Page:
Investment lessons from the big endowments

Investment lessons from the big endowments

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For many years now, investors have looked enviously at the apparent ability of certain institutions, such as the huge endowment funds which support some of the large US universities, apparently to earn returns far ahead of those of the majority.  Their success has been attributed to the fact that controlling several hundred billion dollars tends to open doors which remain closed even to some institutions and thus affords them access to more restricted opportunities.  Such ‘alternative’ asset classes include private equity, venture capital, unlisted real estate investments and that old favourite, hedge funds.  In some instances, the allocations to such alternatives come close to 60% of the total.

Such institutions typically display some consistency in terms of their approach:

  • They are willing to pay more for what they perceive as skilled managers, to the extent that they make little use of lower cost passive investments;
  • They are typically heavily weighted towards equities;
  • They have higher than average allocations to alternative investments, principally private investments and hedge funds;
  • There has been a historic bias towards value over growth investments, although this may have reduced as this factor has underperformed in the last decade.

Unsurprisingly, the published returns of these institutions encouraged other investors to jump on the bandwagon and seek to claim some of this for themselves.

It may therefore be of interest to discover that over the years, there has been some academic research into the ways that the large endowments earn their returns.  This includes studies published in 2013, 2018 and two studies in 2020.  It turns out that all these studies found that the variations in performance between the various endowments are almost all explained by their exposure to structural risk factors.  By this they mean the factors identified by Nobel laureate Eugene Fama and others, such as exposure to the broad market, to small companies, value stocks and profitability.

Those familiar with other work in this field may find themselves remembering the famous studies by Brinson et al which were published in 1986 and 1991 and considered the variations in returns between a universe of US pension funds.  Both those studies concluded that around 90% of the variability was attributable to the funds’ exposure to broad asset classes, namely cash, bonds and equities.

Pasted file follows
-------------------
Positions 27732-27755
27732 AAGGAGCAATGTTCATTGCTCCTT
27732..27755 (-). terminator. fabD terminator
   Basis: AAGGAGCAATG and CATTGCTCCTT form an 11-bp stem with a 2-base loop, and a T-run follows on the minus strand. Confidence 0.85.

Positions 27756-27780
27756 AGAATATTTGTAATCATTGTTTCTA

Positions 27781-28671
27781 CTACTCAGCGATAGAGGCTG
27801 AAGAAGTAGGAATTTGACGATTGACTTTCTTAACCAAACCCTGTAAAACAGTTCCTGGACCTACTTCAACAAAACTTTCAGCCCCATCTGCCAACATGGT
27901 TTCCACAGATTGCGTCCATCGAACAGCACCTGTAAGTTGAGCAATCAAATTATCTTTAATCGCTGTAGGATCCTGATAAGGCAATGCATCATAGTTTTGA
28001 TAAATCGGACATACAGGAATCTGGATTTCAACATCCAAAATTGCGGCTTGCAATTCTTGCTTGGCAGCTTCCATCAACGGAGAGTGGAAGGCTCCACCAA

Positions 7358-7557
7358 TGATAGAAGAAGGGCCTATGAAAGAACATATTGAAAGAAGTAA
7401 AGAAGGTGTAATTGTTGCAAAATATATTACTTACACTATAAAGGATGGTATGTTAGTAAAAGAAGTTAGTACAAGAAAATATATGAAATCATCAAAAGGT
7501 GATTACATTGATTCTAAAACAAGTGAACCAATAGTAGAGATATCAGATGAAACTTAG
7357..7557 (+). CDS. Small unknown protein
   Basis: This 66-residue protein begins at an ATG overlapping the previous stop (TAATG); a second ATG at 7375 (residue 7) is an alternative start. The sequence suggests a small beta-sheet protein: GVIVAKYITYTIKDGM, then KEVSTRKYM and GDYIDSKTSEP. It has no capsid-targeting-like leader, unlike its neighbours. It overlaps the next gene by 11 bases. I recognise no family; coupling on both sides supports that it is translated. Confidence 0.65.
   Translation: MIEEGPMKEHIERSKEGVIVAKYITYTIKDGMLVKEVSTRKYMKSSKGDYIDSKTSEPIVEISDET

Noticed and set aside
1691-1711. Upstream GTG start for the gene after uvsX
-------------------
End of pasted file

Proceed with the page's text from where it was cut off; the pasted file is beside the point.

The 2020 study by Richard Ennis, ‘Endowment performance’, looked at 43 of the largest endowments over the 11 years to the end of June 2019 (so following the global financial crisis).  He drew several conclusions:

  • None of the endowments demonstrated any statistically significant outperformance although a quarter of them showed statistically significant underperformance;
  • Their use of ‘alternative’ assets did not deliver diversification benefits and actually reduced performance;
  • There was no evidence, once adjusted for risk, that larger funds performed any better than smaller ones;
  • Risk-adjusted returns (known as alpha) were negative and consistently below -1%;
  • The endowments’ returns were highly correlated with those of their benchmarks;
  • Underperformance occurred across both the equity exposure and the diversification;
  • Finally, the underperformance was generally associated with the holdings of alternative assets and their high costs – the risk-adjusted returns reduced as the exposure to alternatives increased.

 

There is no investment which offers an entirely free ride and in every case, return is accompanied by some risk.  This is as true of storing cash under the floorboards (fire, mice and theft come to mind) as it is of investing in the often somewhat opaque strategies pursued by some hedge funds.  One of the important factors that investors (at any level) should also consider is the costs of their approach.  While it is undoubtedly true that larger investors can often negotiate lower costs by dint of their buying power (and it need not cost ten times as much to manage a £500m portfolio as a £50m one), sometimes a larger chequebook can give access to the sort of expensive investments that smaller investors are denied access.  As these studies show, that isn’t always a good thing.

I’ll end with a quotation from the 2007 Barclays Capital Equity Gilt Study, which neatly encapsulates why increasing a portfolio’s allocation to private equity (one of the leading ‘alternative assets’) is not what it might seem.

“….. private equity is simply public equity with additional layers of leverage; it is therefore likely to be a good deal more risky than quoted equity markets, while several orders of magnitude more expensive in management fee structures….. private equity might appear to be a lower-risk investment than quoted equities, while delivering historical returns that display low correlations with equities.  In the real world, nothing could be further from the truth.”

Perhaps we should not be so surprised that, whether privately or publicly owned, the characteristics of equity investments remain subject to common principles.